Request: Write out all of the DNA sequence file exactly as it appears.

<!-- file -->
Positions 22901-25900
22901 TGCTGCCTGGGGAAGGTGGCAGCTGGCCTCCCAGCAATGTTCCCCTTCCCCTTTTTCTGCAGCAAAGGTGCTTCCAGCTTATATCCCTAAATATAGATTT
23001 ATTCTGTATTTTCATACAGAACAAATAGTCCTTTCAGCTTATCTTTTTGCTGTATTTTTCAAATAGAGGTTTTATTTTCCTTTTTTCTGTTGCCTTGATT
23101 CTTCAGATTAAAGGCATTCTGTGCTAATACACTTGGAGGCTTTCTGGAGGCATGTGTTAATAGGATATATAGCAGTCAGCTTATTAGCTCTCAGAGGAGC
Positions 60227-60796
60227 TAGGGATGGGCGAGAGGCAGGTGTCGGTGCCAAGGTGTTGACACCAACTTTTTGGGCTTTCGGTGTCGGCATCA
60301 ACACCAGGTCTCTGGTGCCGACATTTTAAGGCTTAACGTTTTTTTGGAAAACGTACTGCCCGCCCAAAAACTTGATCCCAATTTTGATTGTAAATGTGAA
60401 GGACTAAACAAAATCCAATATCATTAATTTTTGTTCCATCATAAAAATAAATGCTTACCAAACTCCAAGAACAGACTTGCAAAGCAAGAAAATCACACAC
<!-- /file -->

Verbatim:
Positions 22901-25900
22901 TGCTGCCTGGGGAAGGTGGCAGCTGGCCTCCCAGCAATGTTCCCCTTCCCCTTTTTCTGCAGCAAAGGTGCTTCCAGCTTATATCCCTAAATATAGATTT
23001 ATTCTGTATTTTCATACAGAACAAATAGTCCTTTCAGCTTATCTTTTTGCTGTATTTTTCAAATAGAGGTTTTATTTTCCTTTTTTCTGTTGCCTTGATT
23101 CTTCAGATTAAAGGCATTCTGTGCTAATACACTTGGAGGCTTTCTGGAGGCATGTGTTAATAGGATATATAGCAGTCAGCTTATTAGCTCTCAGAGGAGC
Positions 60227-60796
60227 TAGGGATGGGCGAGAGGCAGGTGTCGGTGCCAAGGTGTTGACACCAACTTTTTGGGCTTTCGGTGTCGGCATCA
60301 ACACCAGGTCTCTGGTGCCGACATTTTAAGGCTTAACGTTTTTTTGGAAAACGTACTGCCCGCCCAAAAACTTGATCCCAATTTTGATTGTAAATGTGAA
60401 GGACTAAACAAAATCCAATATCATTAATTTTTGTTCCATCATAAAAATAAATGCTTACCAAACTCCAAGAACAGACTTGCAAAGCAAGAAAATCACACAC